Harvard University Press
February 15, 2001
We are connected to distant space and time not only by our imaginations but also through a common cosmic heritage. Emerging now from modern science is a unified scenario of the cosmos, including ourselves as sentient beings, based on the time-honored concept of change. From galaxies to snowflakes, from stars and planets to life itself, we are beginning to identify an underlying ubiquitous pattern penetrating the fabric of all the natural sciences – a sweeping the encompassing view of the order and structure of every known class of object in our richly endowed universe. This is the subject of Eric Chaisson’s new book.
In Cosmic Evolution Chaisson addresses some of the most basic issues we can contemplate: the origin of matter and the origin of life, and the ways matter, life, and radiation interact and change with time. Guided by notions of beauty and symmetry, by the search for simplicity and elegance, by the ambition to explain the widest range of phenomena with the fewest possible principles, Chaisson designs for us an expensive yet intricate model depicting the origin and evolution of all material structures. He shows us that neither new science nor appeals to non-science are needed to understand the impressive hierarchy of the cosmic evolutionary story, from quark to quasar, from microbe to mind.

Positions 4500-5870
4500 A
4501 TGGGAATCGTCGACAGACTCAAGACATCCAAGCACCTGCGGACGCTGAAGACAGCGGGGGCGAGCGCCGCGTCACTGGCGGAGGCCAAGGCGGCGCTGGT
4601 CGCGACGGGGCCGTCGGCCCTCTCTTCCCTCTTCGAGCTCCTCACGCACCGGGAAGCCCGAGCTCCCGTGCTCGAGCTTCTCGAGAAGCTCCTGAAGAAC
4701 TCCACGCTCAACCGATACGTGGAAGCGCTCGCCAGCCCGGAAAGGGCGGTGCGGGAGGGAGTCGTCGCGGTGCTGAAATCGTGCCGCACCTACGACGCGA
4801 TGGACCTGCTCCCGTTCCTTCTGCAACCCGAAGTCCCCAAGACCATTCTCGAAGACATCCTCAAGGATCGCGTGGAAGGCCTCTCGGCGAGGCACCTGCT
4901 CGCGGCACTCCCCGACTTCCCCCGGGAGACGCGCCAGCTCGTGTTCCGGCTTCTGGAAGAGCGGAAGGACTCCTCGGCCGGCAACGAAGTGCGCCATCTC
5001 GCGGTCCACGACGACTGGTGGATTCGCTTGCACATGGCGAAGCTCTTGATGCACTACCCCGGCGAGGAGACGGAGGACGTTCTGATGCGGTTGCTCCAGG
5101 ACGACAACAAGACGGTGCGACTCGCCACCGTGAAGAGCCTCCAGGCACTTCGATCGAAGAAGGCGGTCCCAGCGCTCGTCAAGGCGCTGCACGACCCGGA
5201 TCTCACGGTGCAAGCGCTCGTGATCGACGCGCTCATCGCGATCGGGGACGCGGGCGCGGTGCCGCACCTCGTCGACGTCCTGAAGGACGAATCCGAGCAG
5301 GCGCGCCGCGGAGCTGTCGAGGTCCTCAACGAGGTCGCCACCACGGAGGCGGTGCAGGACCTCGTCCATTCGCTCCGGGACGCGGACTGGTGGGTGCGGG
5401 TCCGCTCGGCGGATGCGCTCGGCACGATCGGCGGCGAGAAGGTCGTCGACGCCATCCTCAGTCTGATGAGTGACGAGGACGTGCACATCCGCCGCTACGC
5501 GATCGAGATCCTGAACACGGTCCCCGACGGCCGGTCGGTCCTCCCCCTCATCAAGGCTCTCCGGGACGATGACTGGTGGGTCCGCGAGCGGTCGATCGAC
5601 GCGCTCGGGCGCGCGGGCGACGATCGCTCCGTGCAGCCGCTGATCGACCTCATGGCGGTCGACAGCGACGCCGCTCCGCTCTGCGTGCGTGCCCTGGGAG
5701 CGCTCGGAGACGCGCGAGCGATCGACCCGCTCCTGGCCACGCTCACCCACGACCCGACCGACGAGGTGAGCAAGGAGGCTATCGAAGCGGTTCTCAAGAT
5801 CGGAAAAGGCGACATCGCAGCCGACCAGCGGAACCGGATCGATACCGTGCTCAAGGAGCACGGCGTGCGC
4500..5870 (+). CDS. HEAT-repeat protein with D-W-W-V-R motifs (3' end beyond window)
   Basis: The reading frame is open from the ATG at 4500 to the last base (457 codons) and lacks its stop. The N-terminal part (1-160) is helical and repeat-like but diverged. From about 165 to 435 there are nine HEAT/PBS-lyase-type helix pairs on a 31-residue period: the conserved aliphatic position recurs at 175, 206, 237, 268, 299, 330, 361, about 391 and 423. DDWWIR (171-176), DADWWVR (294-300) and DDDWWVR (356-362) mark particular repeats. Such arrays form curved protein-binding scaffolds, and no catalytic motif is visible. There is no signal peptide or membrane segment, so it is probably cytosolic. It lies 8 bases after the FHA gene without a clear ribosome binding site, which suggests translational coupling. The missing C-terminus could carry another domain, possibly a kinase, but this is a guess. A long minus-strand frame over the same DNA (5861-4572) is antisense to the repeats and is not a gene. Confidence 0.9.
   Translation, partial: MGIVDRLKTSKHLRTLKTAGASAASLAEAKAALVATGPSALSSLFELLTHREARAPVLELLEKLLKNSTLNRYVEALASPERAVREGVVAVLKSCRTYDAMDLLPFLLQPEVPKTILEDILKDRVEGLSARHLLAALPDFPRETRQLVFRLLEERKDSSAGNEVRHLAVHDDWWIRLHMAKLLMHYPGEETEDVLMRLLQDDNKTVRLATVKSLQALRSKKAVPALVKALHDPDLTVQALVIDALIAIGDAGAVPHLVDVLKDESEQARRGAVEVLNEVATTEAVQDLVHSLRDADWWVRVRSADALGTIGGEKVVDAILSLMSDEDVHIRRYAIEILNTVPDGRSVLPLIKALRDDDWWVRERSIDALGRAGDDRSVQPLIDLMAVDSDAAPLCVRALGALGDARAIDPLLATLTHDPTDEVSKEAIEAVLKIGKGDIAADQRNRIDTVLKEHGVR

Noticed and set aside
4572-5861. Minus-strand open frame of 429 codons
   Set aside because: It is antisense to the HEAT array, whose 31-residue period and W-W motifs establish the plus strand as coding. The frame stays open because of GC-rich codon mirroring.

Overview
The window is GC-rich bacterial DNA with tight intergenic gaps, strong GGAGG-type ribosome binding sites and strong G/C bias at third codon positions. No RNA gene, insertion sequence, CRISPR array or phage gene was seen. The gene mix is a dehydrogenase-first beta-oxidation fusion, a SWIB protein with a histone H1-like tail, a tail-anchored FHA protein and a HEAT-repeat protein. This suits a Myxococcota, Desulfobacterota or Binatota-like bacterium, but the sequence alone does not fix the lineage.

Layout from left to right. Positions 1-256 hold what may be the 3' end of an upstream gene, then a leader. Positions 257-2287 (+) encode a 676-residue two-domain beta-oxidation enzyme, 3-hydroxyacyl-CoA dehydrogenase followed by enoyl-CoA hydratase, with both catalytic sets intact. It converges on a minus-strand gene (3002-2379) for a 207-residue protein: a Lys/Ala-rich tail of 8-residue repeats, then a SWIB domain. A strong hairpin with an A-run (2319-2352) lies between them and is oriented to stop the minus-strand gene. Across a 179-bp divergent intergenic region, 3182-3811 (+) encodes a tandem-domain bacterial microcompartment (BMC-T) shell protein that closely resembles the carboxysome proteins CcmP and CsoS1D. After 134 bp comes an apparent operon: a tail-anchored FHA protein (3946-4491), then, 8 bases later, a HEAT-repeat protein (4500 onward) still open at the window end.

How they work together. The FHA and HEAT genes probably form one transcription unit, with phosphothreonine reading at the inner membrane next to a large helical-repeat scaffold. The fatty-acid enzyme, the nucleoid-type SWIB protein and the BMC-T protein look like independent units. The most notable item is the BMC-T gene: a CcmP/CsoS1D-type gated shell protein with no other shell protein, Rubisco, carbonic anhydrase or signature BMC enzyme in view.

Eric Chaisson holds research professorships in physics, astronomy, and education at Tufts University, where he directs the Wright Center for Innovative Science Education. He is the author of nine books, including The Hubble Wars (Harvard).